Dr. Lars KalnajsUniversity of Colorado – Laboratory for Atmospheric and Space Physics
Dr. Lars Kalnajs is an atmospheric scientist at University of Colorado’s Laboratory for Atmospheric and Space Physics in Boulder, Colorado. He has spent the last decade doing science in Antarctica; working on experiments ranging from operating a network of autonomous ground based chemical sensors, to launching a fleet of balloon to study the Antarctic Stratospheric Ozone Hole. During the other half of the year, Lars designs and flies atmospheric chemistry and physics instruments on balloons and airplanes in the warmer parts of the world. He particularly enjoys the challenge of making new and creative measurements in harsh and remote environments. Lars is the Principal Investigator for 2ODIAC.
Professor Peter DeCarloDrexel University
Dr. Peter DeCarlo is an Assistant Professor in the Department of Civil, Architectural, and Environmental Engineering and Department of Chemistry at Drexel University. His research is focused on the measurement of particles and gases in the atmosphere, typically focused on the use of aerosol mass spectrometers. He has made measurements in cities, remote mountaintops, airplanes, and mobile trucks to study issues of air quality, atmospheric chemistry, climate impacts, and identification of pollution sources. This is his first trip to Antarctica, and he is looking forward to using aerosol mass spectrometry to study the aerosol particle composition in such a pristine environment. Dr. DeCarlo is co-Principle Investigator of the 2ODIAC project. (He is also a new father)
Dr. Michael GiordanoDrexel University
Mike recently received his PhD in Chemical and Environmental Engineering from the University of California, Riverside and is now working as a post-doctoral research associate at Drexel University. Mike has been involved in a wide spectrum of atmospheric aerosol research since first entering the field as an undergraduate at Columbia University. His interests include aerosol composition, hygroscopicity (cloud forming potential), and morphology and their effects on the Earth’s global radiative balance. Doing research in Antarctica has been a dream of his since entering the aerosols field and he is extremely excited to participate in 2ODIAC. Be sure to tune in for updates and blog posts about researching and living in Antarctica from a newbie’s perspective!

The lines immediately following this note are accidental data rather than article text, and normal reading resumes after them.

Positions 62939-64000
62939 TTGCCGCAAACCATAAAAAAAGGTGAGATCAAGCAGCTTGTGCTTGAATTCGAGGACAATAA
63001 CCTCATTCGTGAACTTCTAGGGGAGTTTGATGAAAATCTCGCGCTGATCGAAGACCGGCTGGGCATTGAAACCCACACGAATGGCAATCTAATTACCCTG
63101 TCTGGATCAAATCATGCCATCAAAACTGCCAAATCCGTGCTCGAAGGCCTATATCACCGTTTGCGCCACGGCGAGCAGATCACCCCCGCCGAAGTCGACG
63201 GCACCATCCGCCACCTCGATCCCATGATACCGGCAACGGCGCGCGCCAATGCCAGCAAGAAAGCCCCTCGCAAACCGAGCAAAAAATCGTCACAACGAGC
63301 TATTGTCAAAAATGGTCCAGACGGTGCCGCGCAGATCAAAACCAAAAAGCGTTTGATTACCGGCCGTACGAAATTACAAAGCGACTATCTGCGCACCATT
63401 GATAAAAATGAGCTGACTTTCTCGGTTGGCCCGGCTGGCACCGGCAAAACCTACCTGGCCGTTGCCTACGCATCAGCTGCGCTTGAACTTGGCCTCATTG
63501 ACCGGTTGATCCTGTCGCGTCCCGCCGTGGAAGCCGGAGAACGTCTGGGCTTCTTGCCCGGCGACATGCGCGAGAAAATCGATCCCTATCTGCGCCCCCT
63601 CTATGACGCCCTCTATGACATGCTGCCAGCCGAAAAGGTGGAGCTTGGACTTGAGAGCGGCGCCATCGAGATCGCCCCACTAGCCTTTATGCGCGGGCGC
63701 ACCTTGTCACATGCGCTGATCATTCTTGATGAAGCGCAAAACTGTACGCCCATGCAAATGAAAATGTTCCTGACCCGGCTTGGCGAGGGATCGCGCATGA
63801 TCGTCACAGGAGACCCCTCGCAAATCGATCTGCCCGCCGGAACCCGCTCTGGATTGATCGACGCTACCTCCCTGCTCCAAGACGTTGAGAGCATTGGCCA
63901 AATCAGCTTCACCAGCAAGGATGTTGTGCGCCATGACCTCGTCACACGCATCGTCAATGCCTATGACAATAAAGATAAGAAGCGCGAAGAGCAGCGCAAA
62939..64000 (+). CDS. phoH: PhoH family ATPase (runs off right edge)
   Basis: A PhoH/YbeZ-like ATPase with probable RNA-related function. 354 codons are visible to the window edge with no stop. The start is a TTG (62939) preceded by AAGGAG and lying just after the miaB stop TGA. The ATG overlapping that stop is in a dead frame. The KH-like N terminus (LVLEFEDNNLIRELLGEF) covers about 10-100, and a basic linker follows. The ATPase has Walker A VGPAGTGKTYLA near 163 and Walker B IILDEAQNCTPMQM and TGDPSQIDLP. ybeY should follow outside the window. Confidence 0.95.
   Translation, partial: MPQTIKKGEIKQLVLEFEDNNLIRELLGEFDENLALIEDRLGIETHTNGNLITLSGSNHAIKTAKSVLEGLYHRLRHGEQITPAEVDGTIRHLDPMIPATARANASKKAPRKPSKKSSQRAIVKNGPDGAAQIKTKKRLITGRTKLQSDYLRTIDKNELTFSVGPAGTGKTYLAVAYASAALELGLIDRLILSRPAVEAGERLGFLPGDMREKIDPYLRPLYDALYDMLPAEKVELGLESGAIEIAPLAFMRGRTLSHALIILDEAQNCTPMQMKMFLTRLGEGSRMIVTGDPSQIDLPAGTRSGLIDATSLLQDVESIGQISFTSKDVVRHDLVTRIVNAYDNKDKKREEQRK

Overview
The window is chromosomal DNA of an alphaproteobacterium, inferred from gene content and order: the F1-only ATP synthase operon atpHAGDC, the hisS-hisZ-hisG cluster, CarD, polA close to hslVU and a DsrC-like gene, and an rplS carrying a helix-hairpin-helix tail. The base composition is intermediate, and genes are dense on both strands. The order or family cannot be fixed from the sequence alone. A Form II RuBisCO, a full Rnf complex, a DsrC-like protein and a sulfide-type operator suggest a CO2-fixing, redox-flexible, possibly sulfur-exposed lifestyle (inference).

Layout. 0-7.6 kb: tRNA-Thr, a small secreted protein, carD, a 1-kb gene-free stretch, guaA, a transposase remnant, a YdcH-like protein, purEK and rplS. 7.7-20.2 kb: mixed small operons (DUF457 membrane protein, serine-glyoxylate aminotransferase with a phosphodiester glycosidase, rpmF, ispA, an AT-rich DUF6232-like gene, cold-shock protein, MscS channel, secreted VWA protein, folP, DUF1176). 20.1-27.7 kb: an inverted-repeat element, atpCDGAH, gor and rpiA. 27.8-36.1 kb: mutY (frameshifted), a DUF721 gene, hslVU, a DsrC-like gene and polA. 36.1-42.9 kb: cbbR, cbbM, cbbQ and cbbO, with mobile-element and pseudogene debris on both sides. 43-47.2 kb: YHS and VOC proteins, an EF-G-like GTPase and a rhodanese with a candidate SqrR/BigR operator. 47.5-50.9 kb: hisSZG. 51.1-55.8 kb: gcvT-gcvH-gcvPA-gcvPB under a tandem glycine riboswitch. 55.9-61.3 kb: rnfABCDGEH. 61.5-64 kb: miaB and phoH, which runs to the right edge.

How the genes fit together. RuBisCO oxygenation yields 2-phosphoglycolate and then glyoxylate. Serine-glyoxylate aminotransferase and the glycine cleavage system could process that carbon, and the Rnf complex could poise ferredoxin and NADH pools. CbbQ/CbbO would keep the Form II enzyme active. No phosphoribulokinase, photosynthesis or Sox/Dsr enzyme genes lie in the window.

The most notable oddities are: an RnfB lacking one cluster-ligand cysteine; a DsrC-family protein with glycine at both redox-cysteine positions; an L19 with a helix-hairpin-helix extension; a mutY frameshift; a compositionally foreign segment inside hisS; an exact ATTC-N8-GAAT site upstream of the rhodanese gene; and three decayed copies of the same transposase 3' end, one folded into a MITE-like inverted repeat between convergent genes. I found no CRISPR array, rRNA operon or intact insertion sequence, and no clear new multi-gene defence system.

Professor Terry DeshlerUniversity of Wyoming / University of Colorado
Terry Deshler, a Professor Emeritus from the University of Wyoming, has directed research on the impact of atmospheric aerosol (particles) on chemical, radiative, and hydrologic atmospheric processes for the past 25 years. This work has led to balloon-borne measurements of stratospheric aerosol and ozone in the mid latitudes, polar regions, and tropics of both hemispheres. His interests include Antarctica ozone loss, polar stratospheric clouds in both hemispheres, mid latitude stratospheric aerosol, including the effects of major volcanic eruptions, and aerosol instrumentation. Terry is an author or co-author on over 120 scientific papers published in these areas, has contributed to several of the UNEP/WMO ozone assessment reports and the SPARC Assessment of Stratospheric Aerosol Particles. Balloon-borne measurements of aerosol from Laramie have been completed since 1971, and continue to today under his direction.
Dr. Sean DavisNational Ocean and Atmospheric Administration / University of Colorado
Dr. Sean Davis is an atmospheric scientist at the NOAA Earth System Research Laboratory in Boulder, Colorado. He studies the causes and consequences of changes in the concentration of trace gasses such as water vapor and ozone high in the stratosphere, with a particular focus on how these changes impact climate at the surface of the Earth. Dr. Davis’ previous research includes studies of cirrus cloud properties from aircraft, and surface chemistry measurements from the surface in Antarctica (2004).
Anita JohnsonDrexel University
Anita Johnson is a PhD candidate in Environmental Engineering at Drexel University. This is her first trip to Antarctica. Her primary research focuses on the relationship between outdoor pollutants and indoor air quality. She has utilized the SP-AMS or the mini-AMS for most of her work, and she looks forward to new ways to use these instruments to better our understanding of atmospheric processes.